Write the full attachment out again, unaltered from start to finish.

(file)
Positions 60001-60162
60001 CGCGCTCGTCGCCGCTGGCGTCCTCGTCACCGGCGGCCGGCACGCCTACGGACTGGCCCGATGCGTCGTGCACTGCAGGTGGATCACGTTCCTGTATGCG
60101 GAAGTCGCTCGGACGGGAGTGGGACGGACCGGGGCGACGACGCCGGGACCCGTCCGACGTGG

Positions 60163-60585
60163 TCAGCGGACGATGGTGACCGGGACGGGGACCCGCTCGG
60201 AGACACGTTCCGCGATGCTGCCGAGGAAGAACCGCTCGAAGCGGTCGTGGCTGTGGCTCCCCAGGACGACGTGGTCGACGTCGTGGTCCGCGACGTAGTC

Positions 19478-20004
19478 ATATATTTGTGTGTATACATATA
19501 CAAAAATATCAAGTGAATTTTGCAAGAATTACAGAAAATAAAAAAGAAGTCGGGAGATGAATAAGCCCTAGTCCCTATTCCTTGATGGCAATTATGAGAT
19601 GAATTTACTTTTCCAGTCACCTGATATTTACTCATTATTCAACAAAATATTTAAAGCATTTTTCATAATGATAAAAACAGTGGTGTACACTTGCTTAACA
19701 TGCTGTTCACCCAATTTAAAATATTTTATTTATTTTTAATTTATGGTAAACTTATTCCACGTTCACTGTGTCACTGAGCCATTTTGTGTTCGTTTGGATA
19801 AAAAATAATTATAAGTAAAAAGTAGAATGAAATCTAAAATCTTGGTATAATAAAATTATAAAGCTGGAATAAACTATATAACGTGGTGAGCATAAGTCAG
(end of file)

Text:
Positions 60001-60162
60001 CGCGCTCGTCGCCGCTGGCGTCCTCGTCACCGGCGGCCGGCACGCCTACGGACTGGCCCGATGCGTCGTGCACTGCAGGTGGATCACGTTCCTGTATGCG
60101 GAAGTCGCTCGGACGGGAGTGGGACGGACCGGGGCGACGACGCCGGGACCCGTCCGACGTGG

Positions 60163-60585
60163 TCAGCGGACGATGGTGACCGGGACGGGGACCCGCTCGG
60201 AGACACGTTCCGCGATGCTGCCGAGGAAGAACCGCTCGAAGCGGTCGTGGCTGTGGCTCCCCAGGACGACGTGGTCGACGTCGTGGTCCGCGACGTAGTC

Positions 19478-20004
19478 ATATATTTGTGTGTATACATATA
19501 CAAAAATATCAAGTGAATTTTGCAAGAATTACAGAAAATAAAAAAGAAGTCGGGAGATGAATAAGCCCTAGTCCCTATTCCTTGATGGCAATTATGAGAT
19601 GAATTTACTTTTCCAGTCACCTGATATTTACTCATTATTCAACAAAATATTTAAAGCATTTTTCATAATGATAAAAACAGTGGTGTACACTTGCTTAACA
19701 TGCTGTTCACCCAATTTAAAATATTTTATTTATTTTTAATTTATGGTAAACTTATTCCACGTTCACTGTGTCACTGAGCCATTTTGTGTTCGTTTGGATA
19801 AAAAATAATTATAAGTAAAAAGTAGAATGAAATCTAAAATCTTGGTATAATAAAATTATAAAGCTGGAATAAACTATATAACGTGGTGAGCATAAGTCAG